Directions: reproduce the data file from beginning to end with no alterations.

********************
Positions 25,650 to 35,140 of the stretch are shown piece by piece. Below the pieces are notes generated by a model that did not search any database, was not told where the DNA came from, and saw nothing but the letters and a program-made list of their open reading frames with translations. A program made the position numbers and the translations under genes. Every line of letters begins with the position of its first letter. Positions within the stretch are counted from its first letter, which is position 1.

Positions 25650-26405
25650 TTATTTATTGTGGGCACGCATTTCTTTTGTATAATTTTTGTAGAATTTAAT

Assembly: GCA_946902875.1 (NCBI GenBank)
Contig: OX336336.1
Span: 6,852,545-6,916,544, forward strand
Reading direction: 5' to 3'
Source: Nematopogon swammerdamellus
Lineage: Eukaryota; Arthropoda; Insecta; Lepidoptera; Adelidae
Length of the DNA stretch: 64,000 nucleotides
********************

Positions 25,650 to 35,140 of the stretch are shown piece by piece. Below the pieces are notes generated by a model that did not search any database, was not told where the DNA came from, and saw nothing but the letters and a program-made list of their open reading frames with translations. A program made the position numbers and the translations under genes. Every line of letters begins with the position of its first letter. Positions within the stretch are counted from its first letter, which is position 1.

Positions 25650-26405
25650 TTATTTATTGTGGGCACGCATTTCTTTTGTATAATTTTTGTAGAATTTAAT

Assembly: GCA_946902875.1 (NCBI GenBank)
Contig: OX336336.1
Span: 6,852,545-6,916,544, forward strand
Reading direction: 5' to 3'
Source: Nematopogon swammerdamellus
Lineage: Eukaryota; Arthropoda; Insecta; Lepidoptera; Adelidae
Length of the DNA stretch: 64,000 nucleotides